• Generally there is a limitation to these tax carryover and it cannot be done forever for an acquisition. Section 382 of IRS clearly states that there would be a limitation on the buyer to carry forward the losses to a maximum of 20 years.In addition Section 382 also limits the loss amount that can be used as a carry forward by the buyer in future.In addition if the target company has raised funding through its equity which results in a change in ownership prior to the acquisition then section 382 limitation is also applied.

Structuring the Transaction as an Asset Sale

  • This transaction is between the target and the buyer.This means the buyer is acquiring the assets of the target company. The buyer may decide to acquire all the assets or can cherry pick the assets that he wish to acquire.In this transaction, the buyer inherits only those liabilities related to the assets he acquire.In this way, the buyer can insulate himself from other unforeseen liabilities.
  • If the buyer looks to acquire 100% of the assets from the target then this means that the target is liquidated and no longer cease to exist.The buyer pays the price to the target and any capital gain that the target gets is then distributed to its shareholders.

Asset sale is not preferred by the seller than buyer

  • In the asset sale there will be a double taxation.The target company has to pay the corporate tax on the capital gain from the sale of its asset.Post that when the proceeds are distributed to target shareholders as dividend payments then the shareholders need to pay an income tax on the same.
  • When the buyer acquires the assets, then there will be a step up in the price of the assets which will generally be the Purchase price.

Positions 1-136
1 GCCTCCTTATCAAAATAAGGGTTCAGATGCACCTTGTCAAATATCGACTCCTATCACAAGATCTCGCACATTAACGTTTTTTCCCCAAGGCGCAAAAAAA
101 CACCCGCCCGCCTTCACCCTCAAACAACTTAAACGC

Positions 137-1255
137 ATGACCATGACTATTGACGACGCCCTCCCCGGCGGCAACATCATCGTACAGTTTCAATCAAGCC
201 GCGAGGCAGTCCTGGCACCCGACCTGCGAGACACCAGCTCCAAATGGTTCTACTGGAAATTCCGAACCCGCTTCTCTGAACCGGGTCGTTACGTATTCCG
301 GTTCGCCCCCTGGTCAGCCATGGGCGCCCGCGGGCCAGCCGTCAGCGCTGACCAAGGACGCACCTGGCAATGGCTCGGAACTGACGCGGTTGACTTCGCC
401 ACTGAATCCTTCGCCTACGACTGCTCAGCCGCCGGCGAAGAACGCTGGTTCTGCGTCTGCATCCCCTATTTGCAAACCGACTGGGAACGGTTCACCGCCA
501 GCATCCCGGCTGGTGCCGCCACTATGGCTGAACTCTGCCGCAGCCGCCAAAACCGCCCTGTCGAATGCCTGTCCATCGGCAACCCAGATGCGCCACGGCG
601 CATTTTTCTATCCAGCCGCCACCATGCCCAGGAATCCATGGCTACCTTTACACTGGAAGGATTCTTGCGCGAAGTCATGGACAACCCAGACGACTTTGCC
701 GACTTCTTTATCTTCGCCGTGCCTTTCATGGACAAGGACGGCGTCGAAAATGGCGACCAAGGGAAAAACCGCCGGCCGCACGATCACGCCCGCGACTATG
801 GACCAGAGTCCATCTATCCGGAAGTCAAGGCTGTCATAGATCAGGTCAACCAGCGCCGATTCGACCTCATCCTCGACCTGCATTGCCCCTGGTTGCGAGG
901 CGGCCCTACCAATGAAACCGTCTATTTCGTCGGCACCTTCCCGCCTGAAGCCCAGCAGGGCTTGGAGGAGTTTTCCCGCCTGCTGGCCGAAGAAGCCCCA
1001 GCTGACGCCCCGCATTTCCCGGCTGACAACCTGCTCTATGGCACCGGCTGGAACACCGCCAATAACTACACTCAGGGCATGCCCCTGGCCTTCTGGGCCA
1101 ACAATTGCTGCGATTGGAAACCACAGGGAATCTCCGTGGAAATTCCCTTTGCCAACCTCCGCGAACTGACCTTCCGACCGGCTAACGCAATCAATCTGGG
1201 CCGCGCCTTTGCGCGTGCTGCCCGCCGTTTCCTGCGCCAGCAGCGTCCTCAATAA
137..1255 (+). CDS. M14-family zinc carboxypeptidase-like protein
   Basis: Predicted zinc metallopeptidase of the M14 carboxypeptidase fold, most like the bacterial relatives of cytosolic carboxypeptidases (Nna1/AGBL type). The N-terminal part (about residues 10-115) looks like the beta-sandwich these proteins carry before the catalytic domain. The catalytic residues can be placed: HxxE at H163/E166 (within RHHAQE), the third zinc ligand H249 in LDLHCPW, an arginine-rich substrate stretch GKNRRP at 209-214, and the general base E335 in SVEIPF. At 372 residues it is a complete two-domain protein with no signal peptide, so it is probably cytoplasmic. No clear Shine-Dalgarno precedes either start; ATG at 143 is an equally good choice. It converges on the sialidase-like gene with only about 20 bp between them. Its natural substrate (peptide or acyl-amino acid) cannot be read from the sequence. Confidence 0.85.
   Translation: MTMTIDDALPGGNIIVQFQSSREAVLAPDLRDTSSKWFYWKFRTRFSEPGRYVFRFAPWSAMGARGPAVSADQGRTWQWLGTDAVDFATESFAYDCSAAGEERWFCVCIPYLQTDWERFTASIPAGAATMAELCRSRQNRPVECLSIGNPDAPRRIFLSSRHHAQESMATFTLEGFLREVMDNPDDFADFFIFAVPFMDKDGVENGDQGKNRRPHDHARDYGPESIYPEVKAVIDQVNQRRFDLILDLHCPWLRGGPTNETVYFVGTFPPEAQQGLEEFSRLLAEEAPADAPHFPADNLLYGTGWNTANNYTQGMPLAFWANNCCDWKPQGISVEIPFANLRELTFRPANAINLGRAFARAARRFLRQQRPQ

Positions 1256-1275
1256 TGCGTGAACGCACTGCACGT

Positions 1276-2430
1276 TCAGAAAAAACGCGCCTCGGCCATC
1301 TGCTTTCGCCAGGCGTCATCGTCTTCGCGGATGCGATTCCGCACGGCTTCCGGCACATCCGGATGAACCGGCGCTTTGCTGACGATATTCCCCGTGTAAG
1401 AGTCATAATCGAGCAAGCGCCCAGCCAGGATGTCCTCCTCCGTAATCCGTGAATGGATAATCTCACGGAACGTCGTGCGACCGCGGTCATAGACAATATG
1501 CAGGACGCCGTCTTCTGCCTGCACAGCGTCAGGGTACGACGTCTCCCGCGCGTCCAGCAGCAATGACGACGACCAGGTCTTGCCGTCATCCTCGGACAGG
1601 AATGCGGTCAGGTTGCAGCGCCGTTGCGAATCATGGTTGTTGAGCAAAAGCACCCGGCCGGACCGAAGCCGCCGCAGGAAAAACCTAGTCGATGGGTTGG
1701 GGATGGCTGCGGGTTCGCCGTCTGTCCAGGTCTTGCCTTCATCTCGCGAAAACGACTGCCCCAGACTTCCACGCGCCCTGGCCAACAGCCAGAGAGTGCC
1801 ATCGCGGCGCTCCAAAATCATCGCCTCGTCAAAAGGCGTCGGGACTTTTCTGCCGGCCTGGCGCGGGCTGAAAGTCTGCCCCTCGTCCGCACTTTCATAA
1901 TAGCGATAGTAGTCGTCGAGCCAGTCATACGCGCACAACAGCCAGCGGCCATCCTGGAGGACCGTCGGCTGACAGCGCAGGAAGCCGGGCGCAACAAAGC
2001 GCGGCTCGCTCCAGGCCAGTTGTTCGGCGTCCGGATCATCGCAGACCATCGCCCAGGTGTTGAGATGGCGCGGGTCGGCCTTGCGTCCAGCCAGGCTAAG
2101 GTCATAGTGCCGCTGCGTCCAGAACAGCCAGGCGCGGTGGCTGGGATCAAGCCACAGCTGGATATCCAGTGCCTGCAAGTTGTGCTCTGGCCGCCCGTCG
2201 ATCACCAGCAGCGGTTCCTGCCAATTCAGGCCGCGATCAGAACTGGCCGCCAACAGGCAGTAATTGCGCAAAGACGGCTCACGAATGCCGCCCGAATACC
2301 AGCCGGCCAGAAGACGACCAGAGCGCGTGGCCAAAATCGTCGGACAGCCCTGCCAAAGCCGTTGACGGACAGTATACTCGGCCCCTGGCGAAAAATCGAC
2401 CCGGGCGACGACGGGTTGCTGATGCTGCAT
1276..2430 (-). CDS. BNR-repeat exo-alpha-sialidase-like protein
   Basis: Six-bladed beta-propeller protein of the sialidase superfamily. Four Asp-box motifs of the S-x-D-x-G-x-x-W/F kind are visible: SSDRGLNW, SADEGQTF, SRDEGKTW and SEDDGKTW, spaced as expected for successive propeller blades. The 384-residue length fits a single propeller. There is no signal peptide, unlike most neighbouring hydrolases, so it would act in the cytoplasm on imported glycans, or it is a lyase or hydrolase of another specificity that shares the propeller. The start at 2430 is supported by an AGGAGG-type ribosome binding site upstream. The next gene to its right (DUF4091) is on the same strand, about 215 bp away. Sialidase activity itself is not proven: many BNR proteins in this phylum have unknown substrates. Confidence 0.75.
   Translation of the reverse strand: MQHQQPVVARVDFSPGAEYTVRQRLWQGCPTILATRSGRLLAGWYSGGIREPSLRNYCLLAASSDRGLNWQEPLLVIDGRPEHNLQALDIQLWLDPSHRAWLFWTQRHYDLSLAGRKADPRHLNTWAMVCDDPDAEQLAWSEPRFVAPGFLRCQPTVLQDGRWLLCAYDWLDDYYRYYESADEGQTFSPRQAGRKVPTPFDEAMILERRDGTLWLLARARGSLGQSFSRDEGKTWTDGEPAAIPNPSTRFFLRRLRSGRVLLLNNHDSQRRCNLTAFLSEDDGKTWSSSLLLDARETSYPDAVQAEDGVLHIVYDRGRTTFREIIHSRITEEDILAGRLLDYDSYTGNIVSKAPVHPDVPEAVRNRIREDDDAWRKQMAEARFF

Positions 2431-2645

• The accounting and tax standards differ on the way how assets are valued.The buyer shall depreciate the assets through Straight line method of accounting but as per IRS tax accounting, the assets needs to be depreciated through Accelerated method.Hence the accounting profit and taxable profits differ and the buyer needs to provision the same in its balance sheet.
  • When the buyer purchases the assets from seller, then assets values are adjusted from book value to fair market value.Any additional amount paid after this would be treated as Goodwill by the buyer in the balance sheet.The buyer can amortize the Goodwill as an expense for 15 years.If the income generated from the asset is less than the expense recorded then the buyer shall impair or even write off the asset.The buyer cannot claim any additional tax deductions on Goodwill as IRS does not recognize this.The only exception is when the buyer write off the asset completely and the target company ceases to have any business operations.

Conclusion

As we see Stock sale is preferred by the Seller to avoid double taxation and the Asset sale is preferred by the buyer to avoid any unforeseen tax liabilities.

  • If the buyer controls more than 40% target with stock as considerations then the transaction is treated as reorganization by the IRS and is tax free.
  • The buyer has an option to convert the stock sale to asset sale by using election 338 of IRS.
  • To ensure both buyers and sellers are benefited on the deal, they have to devise a deal structure which compensates the affected party.For instance if the buyer thinks that it can achieve tax savings through an Asset transaction by incremental depreciation then it can negotiate with seller by adjusting its purchase price to avoid any tax liabilities incurred by seller.


Leave a Reply